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    Senior Member verdi's Avatar
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    Can't say I like them at all ! and more apartments? If you go down the road a bit new places are still empty from last year!! Are these so called architecs just getting out of college or something? I mean, a load of primary shool kids would draw somethinmg like those?? Decent houses, with gardens!! Well that's my rant for today, oh and I'm not Irish, or don't think I am, lovely people though.

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    Senior Member marky's Avatar
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    Another section of flats, near the 'Blackie', are getting demolished at the moment.

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    £100m plan to revive rundown area and create new city gateway

    Feb 14 2008 by Vicky Anderson, Liverpool Daily Post

    DEVELOPER Urban Splash will today unveil plans for the biggest housing scheme ever to be created in Liverpool by a single developer.

    The £100m redevelopment of Great George Street, next to the Anglican Cathedral, will create a striking new gateway to the city, incorporating shops, businesses, a hotel, and 740 apartments and houses.

    The Liverpool office of Urban Splash is behind the project on the five-acre site, which has been named Tribeca.

    It will take eight years to complete in six phases, and incorporate the efforts of at least three architects’ practices.

    The first phase of 141 apart-ments, 36 of which will be shared ownership, and 10 social houses for displaced residents, will begin by late spring.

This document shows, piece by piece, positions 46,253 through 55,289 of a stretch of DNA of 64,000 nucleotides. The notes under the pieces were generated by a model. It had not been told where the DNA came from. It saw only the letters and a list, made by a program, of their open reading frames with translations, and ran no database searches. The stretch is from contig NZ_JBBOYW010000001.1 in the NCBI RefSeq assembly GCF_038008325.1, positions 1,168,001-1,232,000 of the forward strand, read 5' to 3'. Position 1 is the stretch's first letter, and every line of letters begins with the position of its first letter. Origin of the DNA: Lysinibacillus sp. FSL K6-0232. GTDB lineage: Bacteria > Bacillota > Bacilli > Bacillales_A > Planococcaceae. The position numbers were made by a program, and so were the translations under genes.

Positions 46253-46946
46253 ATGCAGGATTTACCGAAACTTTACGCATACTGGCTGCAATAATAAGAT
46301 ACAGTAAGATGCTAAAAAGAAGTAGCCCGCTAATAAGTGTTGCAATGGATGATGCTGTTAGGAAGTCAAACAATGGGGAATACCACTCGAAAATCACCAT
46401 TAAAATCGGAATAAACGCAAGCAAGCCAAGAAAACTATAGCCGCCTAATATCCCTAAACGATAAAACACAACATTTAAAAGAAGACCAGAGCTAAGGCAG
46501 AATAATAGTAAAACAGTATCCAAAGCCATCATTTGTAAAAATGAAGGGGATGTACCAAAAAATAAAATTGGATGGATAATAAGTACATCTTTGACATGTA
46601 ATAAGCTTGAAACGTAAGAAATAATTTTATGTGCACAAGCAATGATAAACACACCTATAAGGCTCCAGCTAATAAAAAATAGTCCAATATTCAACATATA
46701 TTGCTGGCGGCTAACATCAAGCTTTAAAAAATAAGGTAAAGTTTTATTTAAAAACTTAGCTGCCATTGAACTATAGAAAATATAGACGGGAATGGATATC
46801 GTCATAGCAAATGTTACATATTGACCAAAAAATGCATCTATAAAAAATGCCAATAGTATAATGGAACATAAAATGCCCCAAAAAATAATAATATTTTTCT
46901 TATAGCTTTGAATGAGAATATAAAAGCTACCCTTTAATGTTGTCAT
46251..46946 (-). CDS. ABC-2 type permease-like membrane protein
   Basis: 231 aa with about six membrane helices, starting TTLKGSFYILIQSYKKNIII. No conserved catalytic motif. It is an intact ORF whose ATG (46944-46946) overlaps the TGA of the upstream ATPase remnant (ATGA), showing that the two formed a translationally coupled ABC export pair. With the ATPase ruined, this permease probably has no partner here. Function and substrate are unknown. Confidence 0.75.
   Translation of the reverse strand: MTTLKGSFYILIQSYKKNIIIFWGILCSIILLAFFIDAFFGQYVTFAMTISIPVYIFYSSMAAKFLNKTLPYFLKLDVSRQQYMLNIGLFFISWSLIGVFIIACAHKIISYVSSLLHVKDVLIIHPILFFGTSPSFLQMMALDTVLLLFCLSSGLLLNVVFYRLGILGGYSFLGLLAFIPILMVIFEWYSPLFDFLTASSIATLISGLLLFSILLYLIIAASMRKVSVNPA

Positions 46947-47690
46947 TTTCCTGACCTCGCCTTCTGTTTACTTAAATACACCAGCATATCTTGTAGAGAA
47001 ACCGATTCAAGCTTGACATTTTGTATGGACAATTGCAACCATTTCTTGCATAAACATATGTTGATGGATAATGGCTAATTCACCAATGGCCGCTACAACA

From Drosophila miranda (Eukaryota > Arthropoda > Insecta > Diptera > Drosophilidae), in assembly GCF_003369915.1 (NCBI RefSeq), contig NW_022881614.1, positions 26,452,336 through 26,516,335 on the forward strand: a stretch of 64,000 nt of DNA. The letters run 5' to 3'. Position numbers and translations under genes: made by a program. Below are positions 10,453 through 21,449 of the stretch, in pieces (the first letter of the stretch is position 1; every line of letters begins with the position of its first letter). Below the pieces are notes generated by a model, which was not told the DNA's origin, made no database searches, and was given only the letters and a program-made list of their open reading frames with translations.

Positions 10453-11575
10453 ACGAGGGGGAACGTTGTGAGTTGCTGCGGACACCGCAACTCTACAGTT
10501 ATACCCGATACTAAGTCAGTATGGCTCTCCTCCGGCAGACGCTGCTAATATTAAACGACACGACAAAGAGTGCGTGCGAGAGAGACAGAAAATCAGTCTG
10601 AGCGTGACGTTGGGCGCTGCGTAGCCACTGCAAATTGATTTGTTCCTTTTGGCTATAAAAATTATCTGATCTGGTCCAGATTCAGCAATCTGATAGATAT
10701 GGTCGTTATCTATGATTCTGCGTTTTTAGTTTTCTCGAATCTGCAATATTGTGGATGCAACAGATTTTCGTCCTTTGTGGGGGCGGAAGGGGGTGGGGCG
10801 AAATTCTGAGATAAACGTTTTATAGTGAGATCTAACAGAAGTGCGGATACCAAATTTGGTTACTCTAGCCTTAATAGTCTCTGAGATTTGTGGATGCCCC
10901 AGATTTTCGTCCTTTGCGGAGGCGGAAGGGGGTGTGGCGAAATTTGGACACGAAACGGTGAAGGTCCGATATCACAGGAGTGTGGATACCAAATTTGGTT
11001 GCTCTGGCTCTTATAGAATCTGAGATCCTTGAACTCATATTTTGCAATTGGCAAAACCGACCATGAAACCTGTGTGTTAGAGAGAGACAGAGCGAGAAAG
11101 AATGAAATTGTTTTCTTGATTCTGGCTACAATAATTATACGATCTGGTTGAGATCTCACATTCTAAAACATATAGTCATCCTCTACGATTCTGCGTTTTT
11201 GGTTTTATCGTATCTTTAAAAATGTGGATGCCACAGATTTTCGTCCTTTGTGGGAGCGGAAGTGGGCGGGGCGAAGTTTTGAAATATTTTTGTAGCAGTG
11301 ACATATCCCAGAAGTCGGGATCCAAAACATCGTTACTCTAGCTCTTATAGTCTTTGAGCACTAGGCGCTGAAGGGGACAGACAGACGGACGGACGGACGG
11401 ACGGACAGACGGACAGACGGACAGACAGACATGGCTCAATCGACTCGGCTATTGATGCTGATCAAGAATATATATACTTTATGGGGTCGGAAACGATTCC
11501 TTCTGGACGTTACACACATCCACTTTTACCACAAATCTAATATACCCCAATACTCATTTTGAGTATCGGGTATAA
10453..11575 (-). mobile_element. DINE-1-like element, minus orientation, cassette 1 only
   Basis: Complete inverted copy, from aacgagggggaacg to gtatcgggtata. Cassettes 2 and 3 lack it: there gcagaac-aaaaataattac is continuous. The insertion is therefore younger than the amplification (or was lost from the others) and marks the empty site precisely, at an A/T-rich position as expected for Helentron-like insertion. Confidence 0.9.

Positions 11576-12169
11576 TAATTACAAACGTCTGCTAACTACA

Simon Humphreys, develop-ment director at Urban Splash’s Liverpool office, said: “Our vision is to make Great George Street a residential thriving commercial street again, and give it a proper identity as a gateway to the city.”

    It is hoped that every space along the street at ground level – from the already established Wedding House at one end, to the Blackie at the other – will be given over to retail and business oppor-tunities. Planning permission for a hotel has already been approved.

    For residents of the 20 social houses and the one, two and three-bedroomed apartments targeted at first-time buyers, there will be underground parking, private balconies and use of a one-acre private “pocket park”.

    It is Urban Splash’s biggest investment in Liverpool to date, and is thought to be the biggest residential scheme ever under-taken in the city by one developer.

    Mr Humphreys said: “City centre flats get a bad press, but we always believed that if it is the right type of apartment and right kind of quality, it will sell.

    “All those perceived downsides to living in the city centre won’t be here. The whole package will make it a success. We invest in our architecture, we want them to be exciting places to live, and if we get it right, people will be queuing up to live here.”

    Residents on the site have been involved in each stage of the development, meeting with archi-tects and choosing their favourite features for their new homes.

    Mr Humphreys said: “Those people who are being moved out of their homes are being provided with something far superior and have been involved. They have all taken ownership and know exact-ly where they are going to live.

    “It is not often an opportunity like this arrives to really make a difference in one area of a city. It is not change for change’s sake, we are taking what is not working and replacing it to improve the area in a way that will definitely be to the betterment of the city.”

    Mark Sidebotham, director of Liverpool architects Shed KM, which is involved in the scheme, said: “The masterplan was all about trying to create some good- quality space – with a private garden, good, natural light and views, and a balcony that people can actually use – that will have more of an attraction for people to come and live in the city centre.”

    Alison Brooks Architects was inspired by the cathedral for its input into the scheme.

    Ms Brooks said: “We wanted to re-interpret the Neo-Gothic Victor-ian architecture in this area of the city and take it a step further.